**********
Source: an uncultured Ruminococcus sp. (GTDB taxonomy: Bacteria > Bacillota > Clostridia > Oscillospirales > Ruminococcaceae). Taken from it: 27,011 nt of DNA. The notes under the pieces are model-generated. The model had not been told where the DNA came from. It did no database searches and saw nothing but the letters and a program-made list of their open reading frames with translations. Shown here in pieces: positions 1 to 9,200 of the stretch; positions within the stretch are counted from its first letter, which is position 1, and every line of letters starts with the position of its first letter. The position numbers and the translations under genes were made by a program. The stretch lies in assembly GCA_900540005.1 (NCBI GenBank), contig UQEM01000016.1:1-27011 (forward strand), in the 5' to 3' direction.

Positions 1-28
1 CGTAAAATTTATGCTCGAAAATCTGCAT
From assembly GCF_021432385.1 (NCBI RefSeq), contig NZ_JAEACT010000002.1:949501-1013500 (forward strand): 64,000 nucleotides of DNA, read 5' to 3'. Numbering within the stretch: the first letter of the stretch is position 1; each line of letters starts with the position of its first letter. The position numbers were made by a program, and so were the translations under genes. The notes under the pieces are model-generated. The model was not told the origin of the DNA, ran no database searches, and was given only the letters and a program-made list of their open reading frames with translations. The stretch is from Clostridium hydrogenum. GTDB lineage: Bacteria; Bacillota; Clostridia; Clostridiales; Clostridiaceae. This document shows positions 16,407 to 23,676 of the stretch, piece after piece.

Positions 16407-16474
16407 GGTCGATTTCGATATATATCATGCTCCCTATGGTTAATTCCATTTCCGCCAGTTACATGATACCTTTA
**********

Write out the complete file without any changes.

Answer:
Source: an uncultured Ruminococcus sp. (GTDB taxonomy: Bacteria > Bacillota > Clostridia > Oscillospirales > Ruminococcaceae). Taken from it: 27,011 nt of DNA. The notes under the pieces are model-generated. The model had not been told where the DNA came from. It did no database searches and saw nothing but the letters and a program-made list of their open reading frames with translations. Shown here in pieces: positions 1 to 9,200 of the stretch; positions within the stretch are counted from its first letter, which is position 1, and every line of letters starts with the position of its first letter. The position numbers and the translations under genes were made by a program. The stretch lies in assembly GCA_900540005.1 (NCBI GenBank), contig UQEM01000016.1:1-27011 (forward strand), in the 5' to 3' direction.

Positions 1-28
1 CGTAAAATTTATGCTCGAAAATCTGCAT
From assembly GCF_021432385.1 (NCBI RefSeq), contig NZ_JAEACT010000002.1:949501-1013500 (forward strand): 64,000 nucleotides of DNA, read 5' to 3'. Numbering within the stretch: the first letter of the stretch is position 1; each line of letters starts with the position of its first letter. The position numbers were made by a program, and so were the translations under genes. The notes under the pieces are model-generated. The model was not told the origin of the DNA, ran no database searches, and was given only the letters and a program-made list of their open reading frames with translations. The stretch is from Clostridium hydrogenum. GTDB lineage: Bacteria; Bacillota; Clostridia; Clostridiales; Clostridiaceae. This document shows positions 16,407 to 23,676 of the stretch, piece after piece.

Positions 16407-16474
16407 GGTCGATTTCGATATATATCATGCTCCCTATGGTTAATTCCATTTCCGCCAGTTACATGATACCTTTA